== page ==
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Guion v. Bonner Homeless Transitions Board of Directors

United States District Court, D. Idaho

June 13, 2019

JOSEPHINE GUION, Plaintiff,
v.
BONNER HOMELESS TRANSITIONS BOARD OF DIRECTORS, Defendant.

          MEMORANDUM DECISION AND ORDER

          David C. Nye Chief U.S. District Court Judge

         I. INTRODUCTION

         Pending before the Court is Pro se Plaintiff Josephine Guion's Motion to Amend Original Complaint (Dkt. 19), Motion for Joinder of Parties (Dkt. 25), Motion for Leave to File Sur-Reply (Dkt. 29), Motion to Supplement (Dkt. 32), and Motion for Appointment of Counsel (Dkt. 35). Having reviewed the record and briefs, the Court finds that the facts and legal arguments are adequately presented. Accordingly, in the interest of avoiding further delay, and because the Court finds that the decisional process would not be significantly aided by oral argument, the Court will address the motion without oral argument. Dist. Idaho Loc. Civ. R. 7.1(d)(1)(B).

         II. BACKGROUND

         The background of this case is set forth in the Court's prior order (Dkt 14). The Court incorporates that background by reference here.

         III. DISCUSSION

         Guion has filed various motions. The Court considers each in turn:

         1. Motion to Amend (Dkt. 19)

         Federal Rule of Civil Procedure 15(a) provides that, once a responsive pleading has been served, a party may amend its pleading “only with the opposing party's written consent or the court's leave. The court should freely give leave when justice so requires.” Fed.R.Civ.P. 15(a)(2). The Ninth Circuit recognizes that “the underlying purpose of Rule 15 [is] to facilitate [a] decision on the merits, rather than on the pleadings or technicalities, ” Chudacoff v. University Med. Cent. of Southern Nev., 649 F.3d 1143, 1152 (9th Cir. 2011). “Rule 15's policy of favoring amendments to pleadings should be applied with extreme liberality.” United States v. Webb, 655 F.2d 977, 979 (9th Cir. 1981)).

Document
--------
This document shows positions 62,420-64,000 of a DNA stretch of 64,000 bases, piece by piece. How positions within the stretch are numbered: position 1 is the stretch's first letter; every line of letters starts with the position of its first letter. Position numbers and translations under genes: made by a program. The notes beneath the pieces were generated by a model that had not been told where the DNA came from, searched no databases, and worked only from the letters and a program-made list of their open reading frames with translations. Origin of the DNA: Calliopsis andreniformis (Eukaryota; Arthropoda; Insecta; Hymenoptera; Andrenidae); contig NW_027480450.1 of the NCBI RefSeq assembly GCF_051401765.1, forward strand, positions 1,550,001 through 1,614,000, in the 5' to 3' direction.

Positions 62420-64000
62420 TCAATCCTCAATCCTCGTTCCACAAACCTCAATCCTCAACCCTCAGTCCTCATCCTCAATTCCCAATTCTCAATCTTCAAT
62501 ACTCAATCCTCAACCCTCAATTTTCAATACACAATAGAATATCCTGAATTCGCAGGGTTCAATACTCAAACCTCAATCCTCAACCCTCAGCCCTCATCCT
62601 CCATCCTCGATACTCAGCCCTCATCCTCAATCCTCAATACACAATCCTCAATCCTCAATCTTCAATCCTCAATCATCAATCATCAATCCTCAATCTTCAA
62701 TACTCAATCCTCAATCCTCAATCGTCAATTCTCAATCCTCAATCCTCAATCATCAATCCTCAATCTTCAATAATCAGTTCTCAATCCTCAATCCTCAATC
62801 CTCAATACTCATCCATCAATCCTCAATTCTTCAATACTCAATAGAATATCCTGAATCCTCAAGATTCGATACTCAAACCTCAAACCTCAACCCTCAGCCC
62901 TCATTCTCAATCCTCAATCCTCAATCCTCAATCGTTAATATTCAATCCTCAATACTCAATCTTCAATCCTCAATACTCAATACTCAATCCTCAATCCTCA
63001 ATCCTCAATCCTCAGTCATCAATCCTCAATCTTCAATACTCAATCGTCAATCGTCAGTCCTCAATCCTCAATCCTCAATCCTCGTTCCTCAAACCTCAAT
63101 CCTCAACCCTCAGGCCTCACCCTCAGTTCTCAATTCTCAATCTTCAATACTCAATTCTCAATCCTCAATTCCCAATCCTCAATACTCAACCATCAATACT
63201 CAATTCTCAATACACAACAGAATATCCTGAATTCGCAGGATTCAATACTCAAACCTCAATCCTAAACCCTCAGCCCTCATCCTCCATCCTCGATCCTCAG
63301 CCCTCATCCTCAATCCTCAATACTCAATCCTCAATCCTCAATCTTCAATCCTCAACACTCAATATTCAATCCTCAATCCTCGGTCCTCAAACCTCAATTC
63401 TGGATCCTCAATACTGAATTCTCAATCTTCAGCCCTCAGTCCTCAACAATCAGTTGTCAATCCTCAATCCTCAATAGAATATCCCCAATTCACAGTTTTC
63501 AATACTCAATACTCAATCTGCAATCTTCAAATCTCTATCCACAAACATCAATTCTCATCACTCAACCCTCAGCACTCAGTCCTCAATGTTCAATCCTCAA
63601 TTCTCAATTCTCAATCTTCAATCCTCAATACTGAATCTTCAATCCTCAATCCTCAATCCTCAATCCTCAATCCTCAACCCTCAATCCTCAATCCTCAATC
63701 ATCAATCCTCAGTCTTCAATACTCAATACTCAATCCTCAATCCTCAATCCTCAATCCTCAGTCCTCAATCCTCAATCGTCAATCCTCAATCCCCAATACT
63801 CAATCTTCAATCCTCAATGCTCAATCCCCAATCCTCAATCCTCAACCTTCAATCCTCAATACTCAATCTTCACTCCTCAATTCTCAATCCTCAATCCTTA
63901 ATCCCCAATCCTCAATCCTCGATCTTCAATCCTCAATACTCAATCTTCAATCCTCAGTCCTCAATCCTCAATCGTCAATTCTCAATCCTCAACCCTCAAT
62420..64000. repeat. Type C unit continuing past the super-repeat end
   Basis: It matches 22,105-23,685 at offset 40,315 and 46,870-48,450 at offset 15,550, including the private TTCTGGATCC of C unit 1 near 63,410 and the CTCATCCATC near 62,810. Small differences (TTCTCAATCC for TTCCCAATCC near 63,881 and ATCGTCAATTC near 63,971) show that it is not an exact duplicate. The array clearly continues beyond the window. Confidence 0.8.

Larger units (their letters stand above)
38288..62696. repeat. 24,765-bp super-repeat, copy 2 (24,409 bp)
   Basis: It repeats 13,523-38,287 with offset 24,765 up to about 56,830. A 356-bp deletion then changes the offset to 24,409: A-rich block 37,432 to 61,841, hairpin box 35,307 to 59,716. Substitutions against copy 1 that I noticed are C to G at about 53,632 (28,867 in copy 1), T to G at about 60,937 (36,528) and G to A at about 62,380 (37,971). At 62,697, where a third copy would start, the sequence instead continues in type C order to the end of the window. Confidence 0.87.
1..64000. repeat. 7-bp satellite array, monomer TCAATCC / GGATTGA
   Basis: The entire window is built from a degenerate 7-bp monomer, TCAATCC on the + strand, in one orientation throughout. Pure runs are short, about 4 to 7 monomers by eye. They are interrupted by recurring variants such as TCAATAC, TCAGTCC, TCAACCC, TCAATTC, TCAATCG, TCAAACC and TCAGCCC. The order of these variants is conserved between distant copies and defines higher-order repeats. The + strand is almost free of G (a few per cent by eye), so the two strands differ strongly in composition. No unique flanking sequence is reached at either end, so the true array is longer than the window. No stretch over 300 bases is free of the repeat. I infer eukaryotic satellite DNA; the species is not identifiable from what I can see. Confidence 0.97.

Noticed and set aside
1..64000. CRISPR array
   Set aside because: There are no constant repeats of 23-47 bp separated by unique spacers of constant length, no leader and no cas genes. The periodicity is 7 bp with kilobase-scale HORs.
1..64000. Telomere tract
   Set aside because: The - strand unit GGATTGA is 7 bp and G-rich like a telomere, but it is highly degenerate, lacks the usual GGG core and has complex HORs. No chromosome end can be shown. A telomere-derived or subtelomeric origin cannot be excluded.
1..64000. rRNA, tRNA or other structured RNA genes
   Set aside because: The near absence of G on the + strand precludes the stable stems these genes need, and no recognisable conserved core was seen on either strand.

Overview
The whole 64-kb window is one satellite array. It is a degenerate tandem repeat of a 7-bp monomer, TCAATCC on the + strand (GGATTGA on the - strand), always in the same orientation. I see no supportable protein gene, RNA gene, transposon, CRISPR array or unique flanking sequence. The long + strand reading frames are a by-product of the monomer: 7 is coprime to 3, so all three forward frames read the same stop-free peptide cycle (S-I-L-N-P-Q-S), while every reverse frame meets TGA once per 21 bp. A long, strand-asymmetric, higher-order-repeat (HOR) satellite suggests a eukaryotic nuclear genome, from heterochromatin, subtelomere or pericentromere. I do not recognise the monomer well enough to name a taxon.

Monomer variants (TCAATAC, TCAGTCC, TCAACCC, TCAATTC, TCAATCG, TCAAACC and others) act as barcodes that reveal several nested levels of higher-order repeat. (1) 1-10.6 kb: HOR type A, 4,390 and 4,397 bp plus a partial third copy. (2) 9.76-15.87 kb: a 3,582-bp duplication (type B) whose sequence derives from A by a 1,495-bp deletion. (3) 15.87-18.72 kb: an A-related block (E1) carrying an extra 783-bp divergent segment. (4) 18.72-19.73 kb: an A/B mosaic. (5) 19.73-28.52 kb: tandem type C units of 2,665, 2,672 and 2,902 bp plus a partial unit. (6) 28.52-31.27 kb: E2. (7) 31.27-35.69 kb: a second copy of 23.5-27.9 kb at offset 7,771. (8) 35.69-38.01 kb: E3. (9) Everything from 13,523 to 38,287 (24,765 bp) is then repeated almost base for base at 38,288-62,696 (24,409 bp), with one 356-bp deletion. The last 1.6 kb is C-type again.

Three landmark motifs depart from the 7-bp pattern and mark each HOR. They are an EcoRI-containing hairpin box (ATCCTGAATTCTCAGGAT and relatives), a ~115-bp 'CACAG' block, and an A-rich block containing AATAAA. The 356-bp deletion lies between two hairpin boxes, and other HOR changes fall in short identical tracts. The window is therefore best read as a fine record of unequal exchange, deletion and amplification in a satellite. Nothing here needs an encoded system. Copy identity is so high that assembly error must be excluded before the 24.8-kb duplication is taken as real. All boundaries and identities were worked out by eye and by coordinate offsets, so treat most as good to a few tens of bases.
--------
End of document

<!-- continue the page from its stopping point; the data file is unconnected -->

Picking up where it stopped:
Leave need not be granted, however, where the amendment “would cause the opposing party undue prejudice, is sought in bad faith, constitutes an exercise in futility, or creates undue delay.” Ascon Props., Inc. v. Mobil Oil Co., 866 F.2d 1149, 1160 (9th Cir. 1989) (citing Foman v. Davis, 371 U.S. 178, 182 (1962)).

         Here, Guion seeks to amend her complaint to assert claims related to allegations of fraud and forgery. Defendants contend that “justice does not require amendment, ” “amendment does not serve any legitimate purpose, ” “amendment is prejudicial to the defendant, ” “amendment is futile, ” and “denial of the motion does not harm the merits of plaintiff's action.” Dkt. 22, at 2. The Court, however, finds allowing Guion to amend is proper. Her Motion to Amend was timely, allowing amendment would not be prejudicial to the Defendant, and the Court does not have sufficient information to confidently say that allowing Guion to amend her Complaint would be futile.

         As such, and because Rule 15's policy of favoring amendments to pleadings should be applied with extreme liberality, Guion's Motion to Amend (Dkt. 19) is GRANTED. If Guion still desires to file an amended complaint, she must do so within thirty (30) days of entry of this order.

         2. Motion for Joinder (Dkt. 25)

         For similar reasons as those outlined above, the Court will also allow Guion to join additional parties to her amended complaint. Kaminski v. Target Stores, 1998 U.S. Dist. LEXIS 13977 (N.D. Cal. Sep. 4, 1998) (“Amending a complaint to add additional parties is governed by the same liberal standard set forth in Rule 15 for amending complaints.”); Anna Claire Farms, Inc. v. Bayer CroSscience LP (In re Genetically Modified Rice Litig.), 2010 U.S. Dist. LEXIS 91724 (E.D. Mo. Sep. 2, 2010) (“Rule 15 does not specifically address whether a party may join additional parties by amending a complaint. However, courts regularly allow parties to add or drop parties by amending a complaint under Rule ...


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